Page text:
I'm told that the reason you build a platform is to "reduce the marginal cost of developing applications." Sounds good. Well, actually it sounds a bit dry. But it's about right, we want to make creating new online development tools faster, easier, and more fun, which i guess is the "reduce the marginal cost" thing.
Before we get into the details of how to extend the allura platform, perhaps it would be smart to explain some of the big pieces and why there are there.
We wanted PyForge tools to be fast, we needed them to scale, and we had some complex requirements for data storage and extensibility. So, we needed a fast, flexible, and easy to use data persistence system.
We were very impressed by the general message architecture of Roundup, but we wanted to extend it from just email messages to include scm commits, and we added a message bus (RabbitMQ which we'll talk about in a second), to make it fast.
.. image:: _static/images/messages.png
:alt: Message Architecture
We were also impressed by the flexibility of Roundup's Hypertable system in allowing for ad-hock ticket schema additions.
It definitely seemed like something we wanted in a next generation forge, because we wanted app tools to be able to:
In spite of the power and flexibility of the Roundup HyperTable implementation, we had some concerns about performance and scalability.
Fortunately several of the PyForge authors (including me) used MongoDB in rewriting the download flow of SourceForge.net, and new that it could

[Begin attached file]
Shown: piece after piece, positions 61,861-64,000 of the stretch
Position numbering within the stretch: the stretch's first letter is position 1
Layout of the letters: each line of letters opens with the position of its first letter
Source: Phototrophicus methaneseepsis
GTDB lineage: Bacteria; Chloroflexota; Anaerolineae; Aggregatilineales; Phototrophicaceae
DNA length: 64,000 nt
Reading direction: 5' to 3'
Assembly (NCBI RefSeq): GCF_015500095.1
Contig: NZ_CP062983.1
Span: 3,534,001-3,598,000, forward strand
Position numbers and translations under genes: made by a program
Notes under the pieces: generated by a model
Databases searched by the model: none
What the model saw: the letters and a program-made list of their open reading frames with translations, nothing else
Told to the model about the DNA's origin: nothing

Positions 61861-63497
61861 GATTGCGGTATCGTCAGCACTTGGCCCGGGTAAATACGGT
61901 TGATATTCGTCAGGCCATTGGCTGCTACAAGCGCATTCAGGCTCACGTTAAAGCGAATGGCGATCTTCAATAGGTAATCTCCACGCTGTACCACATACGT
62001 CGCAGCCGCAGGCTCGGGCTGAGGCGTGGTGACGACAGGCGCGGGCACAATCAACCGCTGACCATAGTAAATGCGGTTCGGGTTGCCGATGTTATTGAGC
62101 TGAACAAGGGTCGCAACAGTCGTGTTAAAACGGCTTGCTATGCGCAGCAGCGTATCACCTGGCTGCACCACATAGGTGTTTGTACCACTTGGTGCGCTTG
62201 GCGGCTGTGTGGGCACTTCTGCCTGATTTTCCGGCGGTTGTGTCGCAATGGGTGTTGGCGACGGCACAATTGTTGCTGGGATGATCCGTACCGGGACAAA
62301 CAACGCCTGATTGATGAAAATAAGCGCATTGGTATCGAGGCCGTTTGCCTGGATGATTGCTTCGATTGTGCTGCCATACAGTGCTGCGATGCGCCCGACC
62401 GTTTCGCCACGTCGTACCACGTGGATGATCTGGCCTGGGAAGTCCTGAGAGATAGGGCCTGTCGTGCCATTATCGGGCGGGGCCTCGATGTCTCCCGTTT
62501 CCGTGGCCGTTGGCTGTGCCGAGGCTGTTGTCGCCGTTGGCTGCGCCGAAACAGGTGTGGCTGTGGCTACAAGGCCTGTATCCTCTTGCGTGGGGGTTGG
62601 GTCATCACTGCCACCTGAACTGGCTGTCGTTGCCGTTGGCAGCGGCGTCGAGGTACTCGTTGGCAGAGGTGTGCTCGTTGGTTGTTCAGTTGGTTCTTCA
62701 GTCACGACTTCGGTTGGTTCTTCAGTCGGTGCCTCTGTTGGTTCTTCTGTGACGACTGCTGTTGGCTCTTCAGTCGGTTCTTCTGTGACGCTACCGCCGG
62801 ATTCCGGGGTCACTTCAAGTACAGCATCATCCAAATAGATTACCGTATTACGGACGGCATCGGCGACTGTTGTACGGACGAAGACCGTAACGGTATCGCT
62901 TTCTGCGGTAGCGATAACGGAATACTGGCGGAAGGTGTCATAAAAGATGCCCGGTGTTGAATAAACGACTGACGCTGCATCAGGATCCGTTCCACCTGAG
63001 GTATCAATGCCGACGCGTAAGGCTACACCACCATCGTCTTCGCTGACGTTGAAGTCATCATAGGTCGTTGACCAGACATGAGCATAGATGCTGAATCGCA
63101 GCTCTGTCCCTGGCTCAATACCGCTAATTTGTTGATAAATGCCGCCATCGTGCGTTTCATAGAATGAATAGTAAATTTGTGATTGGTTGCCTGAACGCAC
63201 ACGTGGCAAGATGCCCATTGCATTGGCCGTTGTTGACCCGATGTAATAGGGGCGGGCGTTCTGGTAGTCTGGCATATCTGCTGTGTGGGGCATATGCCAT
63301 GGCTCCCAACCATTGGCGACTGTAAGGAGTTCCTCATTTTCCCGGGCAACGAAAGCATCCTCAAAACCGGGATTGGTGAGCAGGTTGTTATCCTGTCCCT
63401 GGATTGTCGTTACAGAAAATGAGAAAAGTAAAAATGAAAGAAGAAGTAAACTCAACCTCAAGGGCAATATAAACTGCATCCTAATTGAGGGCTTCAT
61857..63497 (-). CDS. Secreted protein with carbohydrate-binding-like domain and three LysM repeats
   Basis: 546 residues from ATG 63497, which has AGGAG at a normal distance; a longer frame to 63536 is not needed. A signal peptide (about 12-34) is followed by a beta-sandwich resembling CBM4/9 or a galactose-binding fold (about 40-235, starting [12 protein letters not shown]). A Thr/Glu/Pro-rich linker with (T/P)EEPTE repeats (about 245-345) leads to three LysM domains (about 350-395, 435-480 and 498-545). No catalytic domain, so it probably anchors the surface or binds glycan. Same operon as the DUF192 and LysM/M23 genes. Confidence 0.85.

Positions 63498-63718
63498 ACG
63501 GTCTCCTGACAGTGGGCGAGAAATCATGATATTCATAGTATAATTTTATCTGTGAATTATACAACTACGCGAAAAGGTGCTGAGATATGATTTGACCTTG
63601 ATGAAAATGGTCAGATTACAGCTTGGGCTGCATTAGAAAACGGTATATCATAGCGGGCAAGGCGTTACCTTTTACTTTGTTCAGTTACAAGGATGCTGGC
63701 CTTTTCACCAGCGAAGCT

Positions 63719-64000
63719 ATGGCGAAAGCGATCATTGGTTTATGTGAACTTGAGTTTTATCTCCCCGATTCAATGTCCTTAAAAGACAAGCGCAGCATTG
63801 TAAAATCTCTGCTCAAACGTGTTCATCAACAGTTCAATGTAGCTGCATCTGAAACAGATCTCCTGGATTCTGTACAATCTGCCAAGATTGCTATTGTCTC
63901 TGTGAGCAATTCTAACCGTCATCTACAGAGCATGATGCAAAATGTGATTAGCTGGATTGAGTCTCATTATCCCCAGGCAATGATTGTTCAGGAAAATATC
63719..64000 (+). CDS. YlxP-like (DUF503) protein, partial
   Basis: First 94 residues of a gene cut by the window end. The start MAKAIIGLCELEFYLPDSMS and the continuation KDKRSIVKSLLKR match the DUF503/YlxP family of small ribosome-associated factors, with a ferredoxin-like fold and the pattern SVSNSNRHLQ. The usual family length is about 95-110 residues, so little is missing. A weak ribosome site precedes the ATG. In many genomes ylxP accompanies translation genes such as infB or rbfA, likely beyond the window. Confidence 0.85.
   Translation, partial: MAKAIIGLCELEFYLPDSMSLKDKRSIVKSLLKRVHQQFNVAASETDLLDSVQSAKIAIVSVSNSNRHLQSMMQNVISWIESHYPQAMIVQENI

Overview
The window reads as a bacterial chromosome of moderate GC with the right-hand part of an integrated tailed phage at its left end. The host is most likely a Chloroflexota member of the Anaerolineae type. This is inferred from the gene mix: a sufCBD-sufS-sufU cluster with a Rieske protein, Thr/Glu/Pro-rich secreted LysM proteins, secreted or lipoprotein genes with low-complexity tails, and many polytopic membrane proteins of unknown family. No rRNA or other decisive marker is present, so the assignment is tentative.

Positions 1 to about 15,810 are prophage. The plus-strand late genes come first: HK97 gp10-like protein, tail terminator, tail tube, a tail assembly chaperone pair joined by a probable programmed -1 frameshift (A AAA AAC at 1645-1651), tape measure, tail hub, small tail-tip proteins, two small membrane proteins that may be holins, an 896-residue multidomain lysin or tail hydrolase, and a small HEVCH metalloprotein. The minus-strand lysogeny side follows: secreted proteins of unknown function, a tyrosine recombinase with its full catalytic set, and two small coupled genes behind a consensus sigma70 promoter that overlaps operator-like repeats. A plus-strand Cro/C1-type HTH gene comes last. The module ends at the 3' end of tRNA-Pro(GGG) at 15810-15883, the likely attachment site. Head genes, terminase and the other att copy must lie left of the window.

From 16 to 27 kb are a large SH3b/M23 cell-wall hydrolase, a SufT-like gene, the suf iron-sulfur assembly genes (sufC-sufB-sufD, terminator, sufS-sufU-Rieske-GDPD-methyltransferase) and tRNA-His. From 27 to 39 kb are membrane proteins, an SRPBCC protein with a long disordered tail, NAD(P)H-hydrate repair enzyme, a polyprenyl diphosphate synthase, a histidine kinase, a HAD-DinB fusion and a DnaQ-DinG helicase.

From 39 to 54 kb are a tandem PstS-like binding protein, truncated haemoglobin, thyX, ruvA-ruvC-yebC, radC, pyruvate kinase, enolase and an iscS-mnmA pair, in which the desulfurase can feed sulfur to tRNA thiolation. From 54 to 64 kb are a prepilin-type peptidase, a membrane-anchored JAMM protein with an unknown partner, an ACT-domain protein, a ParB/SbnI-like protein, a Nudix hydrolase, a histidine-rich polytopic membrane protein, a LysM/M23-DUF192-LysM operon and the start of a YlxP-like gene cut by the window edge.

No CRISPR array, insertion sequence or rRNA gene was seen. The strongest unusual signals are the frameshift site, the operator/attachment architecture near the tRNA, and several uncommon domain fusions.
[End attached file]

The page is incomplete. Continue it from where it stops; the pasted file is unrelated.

handle huge loads (we saturated a 2gb network connection on the server with 6% cpu utilization).
We also knew that MongoDB's flexible replication system would allow us to build the forge in such a way that we could easily provide a
package of all project data to developers concerned about lock-in.
Not only that but Rick Copeland had built a couple of custom Object
Non-Relational Mappers (ONRMs?) before, including one for MongoDB,
and he whipped up Ming, which backed on MongoDB and gave us exactly
what we needed.
As I mentioned before we also needed a fast, flexible message bus and queuing
system. RabbitMQ was(lightning) fast, (shockingly) flexible, but not supper
easy to use. Fortunately we didn't have to roll our own wrapper here, as
the python community already whipped up Carrot, and Celery, which made
working with the RabbitMQ based AMQP bus a LOT easer.
Have we mentioned Roundup already? Because here's another idea we stole
Auditors and reactors
Auditors are hooks that get called when events/messages come in,
they can modify the message before it is persisted to the document
store (via MongoDB).
Once the message is saved to the document store, it is then queued up for another set of hooks -- reactors -- that are not allowed to change the
message, but can do things like send e-mail or push a new kind of event
onto another queue.
Nearly everything in roundup is implemented as either an auditor or a reactor, and PyForge definitely steals that idea and runs with it.
TODO: Finish reactor overview (after reactor code is written)
Writing a tool for the new forge is as simple as defining a few controllers
to handle particular URL's, templates to render pages, and defining the schemas
of any new forge document types that your tool requires.
.. image:: _static/images/tools.png
:alt: App Tools
When you write PyForge tools, you'll get lots of stuff for free:
The most basic app tool consists of a few things:
In order to facilitate more open processes, where more users can contribute
-- while still protecting data -- documents can easily be "versioned", and
the platform provides tools to manage versioned documents for you.